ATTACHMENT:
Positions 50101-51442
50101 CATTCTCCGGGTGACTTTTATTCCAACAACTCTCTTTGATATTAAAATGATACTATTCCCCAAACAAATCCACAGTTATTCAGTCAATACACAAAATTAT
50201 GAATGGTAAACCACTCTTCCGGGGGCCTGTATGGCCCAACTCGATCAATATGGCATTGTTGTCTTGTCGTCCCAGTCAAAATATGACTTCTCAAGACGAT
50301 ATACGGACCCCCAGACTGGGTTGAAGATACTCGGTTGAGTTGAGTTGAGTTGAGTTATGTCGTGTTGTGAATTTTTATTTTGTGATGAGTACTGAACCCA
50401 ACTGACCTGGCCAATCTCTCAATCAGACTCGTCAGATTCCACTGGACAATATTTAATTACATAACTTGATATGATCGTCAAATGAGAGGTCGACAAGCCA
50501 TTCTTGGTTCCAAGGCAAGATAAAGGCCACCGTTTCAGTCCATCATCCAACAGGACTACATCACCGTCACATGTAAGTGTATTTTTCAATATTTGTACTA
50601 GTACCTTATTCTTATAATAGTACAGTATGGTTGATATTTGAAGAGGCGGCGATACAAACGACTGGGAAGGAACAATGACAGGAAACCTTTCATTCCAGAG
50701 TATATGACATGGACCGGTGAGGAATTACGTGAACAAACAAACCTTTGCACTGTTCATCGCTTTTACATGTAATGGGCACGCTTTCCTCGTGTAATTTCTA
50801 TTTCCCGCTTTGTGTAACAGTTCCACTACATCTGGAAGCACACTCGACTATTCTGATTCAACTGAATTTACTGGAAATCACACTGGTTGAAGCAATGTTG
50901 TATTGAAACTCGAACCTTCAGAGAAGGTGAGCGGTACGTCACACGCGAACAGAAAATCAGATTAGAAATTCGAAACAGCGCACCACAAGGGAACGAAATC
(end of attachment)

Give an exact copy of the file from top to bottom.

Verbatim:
Positions 50101-51442
50101 CATTCTCCGGGTGACTTTTATTCCAACAACTCTCTTTGATATTAAAATGATACTATTCCCCAAACAAATCCACAGTTATTCAGTCAATACACAAAATTAT
50201 GAATGGTAAACCACTCTTCCGGGGGCCTGTATGGCCCAACTCGATCAATATGGCATTGTTGTCTTGTCGTCCCAGTCAAAATATGACTTCTCAAGACGAT
50301 ATACGGACCCCCAGACTGGGTTGAAGATACTCGGTTGAGTTGAGTTGAGTTGAGTTATGTCGTGTTGTGAATTTTTATTTTGTGATGAGTACTGAACCCA
50401 ACTGACCTGGCCAATCTCTCAATCAGACTCGTCAGATTCCACTGGACAATATTTAATTACATAACTTGATATGATCGTCAAATGAGAGGTCGACAAGCCA
50501 TTCTTGGTTCCAAGGCAAGATAAAGGCCACCGTTTCAGTCCATCATCCAACAGGACTACATCACCGTCACATGTAAGTGTATTTTTCAATATTTGTACTA
50601 GTACCTTATTCTTATAATAGTACAGTATGGTTGATATTTGAAGAGGCGGCGATACAAACGACTGGGAAGGAACAATGACAGGAAACCTTTCATTCCAGAG
50701 TATATGACATGGACCGGTGAGGAATTACGTGAACAAACAAACCTTTGCACTGTTCATCGCTTTTACATGTAATGGGCACGCTTTCCTCGTGTAATTTCTA
50801 TTTCCCGCTTTGTGTAACAGTTCCACTACATCTGGAAGCACACTCGACTATTCTGATTCAACTGAATTTACTGGAAATCACACTGGTTGAAGCAATGTTG
50901 TATTGAAACTCGAACCTTCAGAGAAGGTGAGCGGTACGTCACACGCGAACAGAAAATCAGATTAGAAATTCGAAACAGCGCACCACAAGGGAACGAAATC